So why did Armitage talk to him in the first place?

Armitage only seems like a reasonable and honest person when compared to the rest of the Bush administration. Wilson was going after Powell's assertions at the U.N. and thus taking a swipe at Armitage. It seems like he just did it out of spite.

Cheney, Rove and Libby on the other hand were trying to cover for the President during election season by deceiving the public.

Same action, different purposes.

Posted by: enozinho on September 13, 2006 at 1:31 PM | PERMALINK

Who can believe any of these guys?

And what's with the linebacker shoulders? Can this fellow not find a suit to fit him in all of Washington?

Posted by: Hedley Lamarr on September 13, 2006 at 1:32 PM | PERMALINK

Assuming that Novak is being truthful about his first meeting with Armitage, how is Novak slipping the shiv into Armitage?

By Novak's account it was Armitage who wanted to disclose Valerie Plame's identity, her position with the CIA, the fact that she was the reason Joe Wilson was sent to Nigar and for Novak to print this information.

I, for one, am certainly glad that the Wilsons have added Armitage to their "lawsuit." Once the other defendants have been dismissed out of this groundless suit, perhaps they will obtain justice against the real person who has caused them such harm.

As for Kevin having "questions always more questions" about this pointless affair, one can only wonder. Perhaps you should talk to David Corn, I hear he's got a new book about this matter. lol

Posted by: Chicounsel on September 13, 2006 at 1:33 PM | PERMALINK

Kevin, I wouldn't trust Novak's version. For one thing, it protects Rove and any concerted campaign to discredit Wilson to make it look like Armitage called out of the blue.

At the least, it distracts from that storyline (Rove outed a CIA agent to protect the President) which, given Rove's history, is more likely to be true. Novak's loyalty is probably much more to Rove than Armitage. Rove is still in power, for one thing, and Novak still needs access to do his job.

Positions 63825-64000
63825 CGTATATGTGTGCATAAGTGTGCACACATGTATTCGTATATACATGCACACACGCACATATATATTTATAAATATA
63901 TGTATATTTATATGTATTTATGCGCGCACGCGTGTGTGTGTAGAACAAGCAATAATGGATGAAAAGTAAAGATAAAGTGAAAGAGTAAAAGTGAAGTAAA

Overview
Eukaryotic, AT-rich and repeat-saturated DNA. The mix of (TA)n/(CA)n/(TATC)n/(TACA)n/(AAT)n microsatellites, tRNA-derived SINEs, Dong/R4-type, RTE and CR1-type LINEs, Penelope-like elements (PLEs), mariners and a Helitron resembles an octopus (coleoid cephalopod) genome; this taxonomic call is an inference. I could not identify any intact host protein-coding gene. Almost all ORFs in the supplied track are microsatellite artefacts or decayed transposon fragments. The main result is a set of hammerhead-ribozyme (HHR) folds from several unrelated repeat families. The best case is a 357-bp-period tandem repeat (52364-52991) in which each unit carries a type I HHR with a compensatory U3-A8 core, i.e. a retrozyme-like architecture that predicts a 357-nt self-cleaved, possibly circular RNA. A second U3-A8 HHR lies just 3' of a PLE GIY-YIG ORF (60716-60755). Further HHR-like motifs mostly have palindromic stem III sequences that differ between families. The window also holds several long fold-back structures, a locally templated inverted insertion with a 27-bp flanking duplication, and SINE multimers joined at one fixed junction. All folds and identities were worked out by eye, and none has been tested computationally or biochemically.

Posted by: Joe on September 13, 2006 at 1:37 PM | PERMALINK

Then what basis did Novak have for forming the opinion that Armitage was "no partisan gunslinger"?

Cranky

Posted by: Cranky Observer on September 13, 2006 at 1:38 PM | PERMALINK

i have no doubt that novak is telling the truth. my question is why now?

Posted by: mudwall jackson on September 13, 2006 at 1:39 PM | PERMALINK

Then what basis did Novak have for forming the opinion that Armitage was "no partisan gunslinger"?

Because it was a personal attack, rather than a political one.

Posted by: enozinho on September 13, 2006 at 1:40 PM | PERMALINK

The theory has always been that you can't have a real conspiracy in Washington DC because some member of the group will always break and talk. I think we are seeing now the falsification of that theory. We will never know what really happened, but I think it is fairly clear that the 6-10 people closely involved in this are all lying consistently and without breaking confidence.

Cranky

Posted by: Cranky Observer on September 13, 2006 at 1:40 PM | PERMALINK

So, Armitage at the least broke the Espionage Act. At the worst, committed treason.
When does he get his Medal of Freedom?
Heckuva job, Dick.

Posted by: Cazart on September 13, 2006 at 1:43 PM | PERMALINK

LIE # 2,226.

Posted by: Mann Coulter on September 13, 2006 at 1:44 PM | PERMALINK